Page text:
US working with Taliban, says Karza
Afghan President Hamid Karzai has accused the Taliban and the United States of working together to convince Afghans that violence will worsen if most foreign troops leave as planned by the end of next year.
Mr Karzai said two suicide bombings that killed 19 people - one outside the defence ministry and the other near a police checkpoint - show the insurgent group is conducting attacks to help demonstrate that international forces will still be needed to keep the peace after their combat mission ends in 2014.
"The explosions in Kabul and Khost on Saturday showed that they are at the service of America and at the service of this phrase: 2014. They are trying to frighten us into thinking that if the foreigners are not in Afghanistan, we would be facing these sorts of incidents," he said during a nationally televised speech about the state of Afghan women.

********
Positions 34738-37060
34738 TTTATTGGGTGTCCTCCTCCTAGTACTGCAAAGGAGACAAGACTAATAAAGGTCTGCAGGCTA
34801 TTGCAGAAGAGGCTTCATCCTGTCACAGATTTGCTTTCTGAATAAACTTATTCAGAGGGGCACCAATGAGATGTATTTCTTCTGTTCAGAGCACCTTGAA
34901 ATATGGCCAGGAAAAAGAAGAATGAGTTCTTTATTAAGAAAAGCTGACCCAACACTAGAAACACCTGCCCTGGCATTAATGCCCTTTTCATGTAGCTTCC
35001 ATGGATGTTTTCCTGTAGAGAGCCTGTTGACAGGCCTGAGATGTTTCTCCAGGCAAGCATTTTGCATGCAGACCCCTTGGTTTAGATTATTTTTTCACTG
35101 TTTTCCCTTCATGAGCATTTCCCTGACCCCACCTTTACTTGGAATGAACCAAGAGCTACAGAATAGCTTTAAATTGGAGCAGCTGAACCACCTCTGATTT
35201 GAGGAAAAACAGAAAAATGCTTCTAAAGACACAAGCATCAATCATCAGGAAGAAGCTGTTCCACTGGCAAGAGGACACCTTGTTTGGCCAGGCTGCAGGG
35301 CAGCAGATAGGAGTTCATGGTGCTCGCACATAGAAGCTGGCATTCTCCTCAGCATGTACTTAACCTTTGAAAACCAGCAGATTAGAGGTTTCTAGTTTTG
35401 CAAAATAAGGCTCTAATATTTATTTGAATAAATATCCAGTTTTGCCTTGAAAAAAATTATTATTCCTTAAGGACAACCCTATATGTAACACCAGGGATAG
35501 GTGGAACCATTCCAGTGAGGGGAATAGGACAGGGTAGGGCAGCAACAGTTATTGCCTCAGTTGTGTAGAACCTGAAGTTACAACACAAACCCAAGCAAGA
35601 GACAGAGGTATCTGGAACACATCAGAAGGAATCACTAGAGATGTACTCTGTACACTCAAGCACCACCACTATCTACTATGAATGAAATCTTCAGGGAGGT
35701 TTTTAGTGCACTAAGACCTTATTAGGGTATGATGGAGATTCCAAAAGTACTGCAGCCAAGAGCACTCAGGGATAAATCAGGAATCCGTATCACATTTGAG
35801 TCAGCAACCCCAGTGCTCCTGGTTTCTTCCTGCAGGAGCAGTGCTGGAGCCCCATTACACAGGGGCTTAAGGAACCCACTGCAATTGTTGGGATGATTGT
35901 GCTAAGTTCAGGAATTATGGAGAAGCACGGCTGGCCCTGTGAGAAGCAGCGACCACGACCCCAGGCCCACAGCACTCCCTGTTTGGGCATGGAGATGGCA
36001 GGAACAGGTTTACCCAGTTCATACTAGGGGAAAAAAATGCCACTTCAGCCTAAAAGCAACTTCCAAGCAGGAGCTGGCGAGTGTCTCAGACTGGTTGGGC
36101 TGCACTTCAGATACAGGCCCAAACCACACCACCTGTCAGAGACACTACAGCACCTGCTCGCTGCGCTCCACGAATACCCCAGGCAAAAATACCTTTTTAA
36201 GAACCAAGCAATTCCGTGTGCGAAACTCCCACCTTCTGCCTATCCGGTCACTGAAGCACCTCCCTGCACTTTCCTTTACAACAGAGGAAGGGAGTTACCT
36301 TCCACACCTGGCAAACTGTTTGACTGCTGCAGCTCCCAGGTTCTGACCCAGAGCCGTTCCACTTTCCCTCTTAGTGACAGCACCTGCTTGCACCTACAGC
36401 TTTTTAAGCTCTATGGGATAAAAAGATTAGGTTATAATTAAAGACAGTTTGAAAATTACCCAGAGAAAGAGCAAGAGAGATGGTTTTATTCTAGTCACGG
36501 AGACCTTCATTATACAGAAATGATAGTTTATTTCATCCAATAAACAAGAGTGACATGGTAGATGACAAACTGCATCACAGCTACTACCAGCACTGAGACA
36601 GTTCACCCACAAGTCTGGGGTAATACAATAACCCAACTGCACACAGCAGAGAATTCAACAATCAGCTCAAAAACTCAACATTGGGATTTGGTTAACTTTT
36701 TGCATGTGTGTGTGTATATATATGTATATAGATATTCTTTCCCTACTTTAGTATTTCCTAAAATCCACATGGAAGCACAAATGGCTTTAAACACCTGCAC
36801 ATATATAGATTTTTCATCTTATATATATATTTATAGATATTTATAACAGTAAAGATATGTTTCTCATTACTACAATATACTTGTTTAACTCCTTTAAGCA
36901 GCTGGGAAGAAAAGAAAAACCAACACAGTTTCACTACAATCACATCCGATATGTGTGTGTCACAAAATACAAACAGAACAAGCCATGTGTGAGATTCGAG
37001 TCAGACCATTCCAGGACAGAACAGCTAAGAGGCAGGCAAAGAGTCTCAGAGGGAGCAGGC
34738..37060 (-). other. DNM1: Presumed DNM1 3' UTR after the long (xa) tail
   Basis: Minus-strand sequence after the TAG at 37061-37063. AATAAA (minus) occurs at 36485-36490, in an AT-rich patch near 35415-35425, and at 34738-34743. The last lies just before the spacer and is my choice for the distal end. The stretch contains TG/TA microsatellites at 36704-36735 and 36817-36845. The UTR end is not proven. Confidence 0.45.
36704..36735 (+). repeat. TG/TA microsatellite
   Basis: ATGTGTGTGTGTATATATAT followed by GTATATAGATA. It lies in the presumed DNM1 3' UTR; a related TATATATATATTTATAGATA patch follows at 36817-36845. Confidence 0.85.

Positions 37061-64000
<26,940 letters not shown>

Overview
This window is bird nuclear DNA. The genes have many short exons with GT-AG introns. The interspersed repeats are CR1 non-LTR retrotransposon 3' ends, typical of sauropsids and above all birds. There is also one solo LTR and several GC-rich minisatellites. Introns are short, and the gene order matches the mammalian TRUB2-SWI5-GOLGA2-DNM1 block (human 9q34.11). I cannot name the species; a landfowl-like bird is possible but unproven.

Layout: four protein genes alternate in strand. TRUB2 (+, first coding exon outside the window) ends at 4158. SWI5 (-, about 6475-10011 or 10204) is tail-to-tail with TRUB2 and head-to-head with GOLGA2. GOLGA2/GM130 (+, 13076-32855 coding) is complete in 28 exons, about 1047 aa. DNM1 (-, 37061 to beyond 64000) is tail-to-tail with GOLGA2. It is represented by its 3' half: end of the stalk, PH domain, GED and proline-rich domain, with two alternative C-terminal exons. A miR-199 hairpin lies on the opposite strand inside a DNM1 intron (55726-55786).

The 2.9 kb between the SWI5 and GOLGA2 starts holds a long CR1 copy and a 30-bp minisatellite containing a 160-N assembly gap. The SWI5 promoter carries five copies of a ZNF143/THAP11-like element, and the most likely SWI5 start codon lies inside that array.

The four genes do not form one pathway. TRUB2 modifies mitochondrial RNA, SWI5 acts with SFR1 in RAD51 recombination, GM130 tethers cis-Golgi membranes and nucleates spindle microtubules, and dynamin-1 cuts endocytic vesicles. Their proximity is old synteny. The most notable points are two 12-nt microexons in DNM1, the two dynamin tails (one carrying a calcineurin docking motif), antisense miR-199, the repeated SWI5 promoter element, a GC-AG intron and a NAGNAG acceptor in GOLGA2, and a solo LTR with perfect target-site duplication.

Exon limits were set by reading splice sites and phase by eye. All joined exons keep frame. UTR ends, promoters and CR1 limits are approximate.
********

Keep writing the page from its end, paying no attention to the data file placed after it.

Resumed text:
There was no immediate response from the US-led military coalition, which is gradually handing over responsibility for securing the country to Afghan forces.
Mr Karzai is known for making incendiary comments in his public speeches, a move that is often attributed to him trying to appeal to those who sympathise with the Taliban or as a way to gain leverage when he feels his international allies are ignoring his country's sovereignty.
In previous speeches he has threatened to join the Taliban and called his Nato allies occupiers who want to plunder Afghanistan's resources.
His latest remarks come as his government is negotiating a pact with the US for the long-term presence of American forces in Afghanistan and days after an agreement to transfer the US prison outside of Kabul to Afghan authority fell through. US defence secretary Chuck Hagel is also making his first visit to Afghanistan since becoming the Pentagon chief.
Mr Karzai said in his speech that any foreign powers that want to keep troops in his country need to do so under conditions set by Afghanistan.
"We will tell them where we need them, and under which conditions. They must respect our laws. They must respect the national sovereignty of our country and must respect all our customs," Mr Karzai said.
Mr Karzai offered no proof of coordination, but said the Taliban and the United States were in "daily negotiations" in various foreign countries and noted that the United States has said it no longer considers the insurgent group its enemy.